WEST PALM BEACH (CBSMiami) — The South Florida Water Management District is expanding the program that has already eliminated more than 2,500 invasive pythons from Florida’s Everglades at the direction of Governor Ron DeSantis.
Thursday, the SFWMD Governing Board approved a state plan to double the number of hunters in its Python Elimination Program.READ MORE: Florida Woman Records Close Encounter With Alligator While Paddleboarding
“This is for all of us who love the Everglades. We’re putting our money where our mouth is and taking the fight to these invasive pythons, now in a bigger way and across much more habitat,” said SFWMD Governing Board Chairman Chauncey Goss. “Gov. DeSantis loves the Everglades and directed us to leave no stone unturned to eradicate this predator that threatens native Everglades species. That is exactly what we are going to do with our partners at FWC and Everglades National Park.”
The Python Elimination Program first started in March of 2017 and has removed more than 2,540 snakes so far. The Governing Board also voted to triple the funding for this critical program.READ MORE: COVID-19 Testing Sites In South Florida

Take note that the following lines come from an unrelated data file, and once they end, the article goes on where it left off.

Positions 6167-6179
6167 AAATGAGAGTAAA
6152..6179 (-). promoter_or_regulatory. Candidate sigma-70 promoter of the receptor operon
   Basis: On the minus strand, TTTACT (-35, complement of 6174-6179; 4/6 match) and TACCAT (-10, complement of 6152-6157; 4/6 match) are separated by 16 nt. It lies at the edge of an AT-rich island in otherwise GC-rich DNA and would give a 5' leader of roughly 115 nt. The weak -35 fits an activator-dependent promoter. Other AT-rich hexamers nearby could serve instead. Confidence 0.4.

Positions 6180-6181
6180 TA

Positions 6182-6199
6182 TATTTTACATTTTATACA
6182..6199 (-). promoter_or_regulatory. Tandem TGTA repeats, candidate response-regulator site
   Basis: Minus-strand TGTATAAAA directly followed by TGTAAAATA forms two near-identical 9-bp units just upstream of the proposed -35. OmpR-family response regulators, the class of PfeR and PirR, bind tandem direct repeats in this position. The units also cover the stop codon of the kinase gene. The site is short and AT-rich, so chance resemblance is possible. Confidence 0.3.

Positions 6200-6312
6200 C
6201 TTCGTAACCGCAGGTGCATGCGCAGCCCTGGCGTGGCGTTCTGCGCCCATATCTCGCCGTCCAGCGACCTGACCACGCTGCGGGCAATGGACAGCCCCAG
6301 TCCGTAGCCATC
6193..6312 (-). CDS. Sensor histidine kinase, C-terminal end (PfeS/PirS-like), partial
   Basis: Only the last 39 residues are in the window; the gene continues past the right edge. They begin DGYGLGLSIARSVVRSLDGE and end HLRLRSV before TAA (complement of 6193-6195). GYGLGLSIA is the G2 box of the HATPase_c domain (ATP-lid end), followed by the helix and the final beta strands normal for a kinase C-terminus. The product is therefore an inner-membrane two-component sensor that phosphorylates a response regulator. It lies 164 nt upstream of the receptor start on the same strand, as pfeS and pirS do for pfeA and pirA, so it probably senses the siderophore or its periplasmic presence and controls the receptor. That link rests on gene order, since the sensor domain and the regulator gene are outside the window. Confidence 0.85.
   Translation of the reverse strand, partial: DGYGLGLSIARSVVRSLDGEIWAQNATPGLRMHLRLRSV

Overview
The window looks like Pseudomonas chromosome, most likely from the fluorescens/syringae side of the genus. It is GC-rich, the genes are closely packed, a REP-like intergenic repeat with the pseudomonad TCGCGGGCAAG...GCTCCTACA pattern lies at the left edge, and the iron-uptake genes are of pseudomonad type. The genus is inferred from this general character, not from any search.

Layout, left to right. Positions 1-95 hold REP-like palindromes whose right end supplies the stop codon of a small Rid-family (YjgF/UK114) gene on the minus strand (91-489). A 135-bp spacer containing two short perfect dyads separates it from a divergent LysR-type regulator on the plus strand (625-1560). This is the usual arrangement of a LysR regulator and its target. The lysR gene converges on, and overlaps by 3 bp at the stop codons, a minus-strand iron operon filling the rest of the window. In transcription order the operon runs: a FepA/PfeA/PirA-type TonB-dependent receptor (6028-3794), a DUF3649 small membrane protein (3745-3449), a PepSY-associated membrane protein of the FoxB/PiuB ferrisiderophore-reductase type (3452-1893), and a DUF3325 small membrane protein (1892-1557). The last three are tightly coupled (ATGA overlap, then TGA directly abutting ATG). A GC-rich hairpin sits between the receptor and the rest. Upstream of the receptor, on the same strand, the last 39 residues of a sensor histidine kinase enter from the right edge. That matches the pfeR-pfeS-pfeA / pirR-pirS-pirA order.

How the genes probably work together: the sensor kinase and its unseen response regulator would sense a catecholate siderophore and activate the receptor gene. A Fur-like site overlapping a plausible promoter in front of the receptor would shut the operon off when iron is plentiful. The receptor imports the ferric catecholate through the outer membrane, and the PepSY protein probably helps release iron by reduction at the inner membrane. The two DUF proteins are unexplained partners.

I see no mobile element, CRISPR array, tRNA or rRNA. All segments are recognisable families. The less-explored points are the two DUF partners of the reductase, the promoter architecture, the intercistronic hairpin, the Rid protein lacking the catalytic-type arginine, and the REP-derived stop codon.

The program pays trained python contractors an hourly wage and a bounty based on the size of snakes to find and remove Burmese pythons from the Everglades. Burmese pythons are an invasive predator not native to South Florida that have become a severe threat to Florida’s native ecosystems. Pythons prey heavily on Florida wildlife, like rabbits and birds, and directly compete for food with native predators such as bobcats and Florida panthers.
Thursday’s deal also includes expanding the territory of District Python hunters who will now have access to more state and federal lands, which were previously off limits.
The Governing Board also authorized the District to contract with the University of Florida to perform scientific work to aid the python removal effort. The work would potentially include reptile monitoring and assessments of the impact of removal efforts on the python population.MORE NEWS: COVID-19 Vaccination Sites In South Florida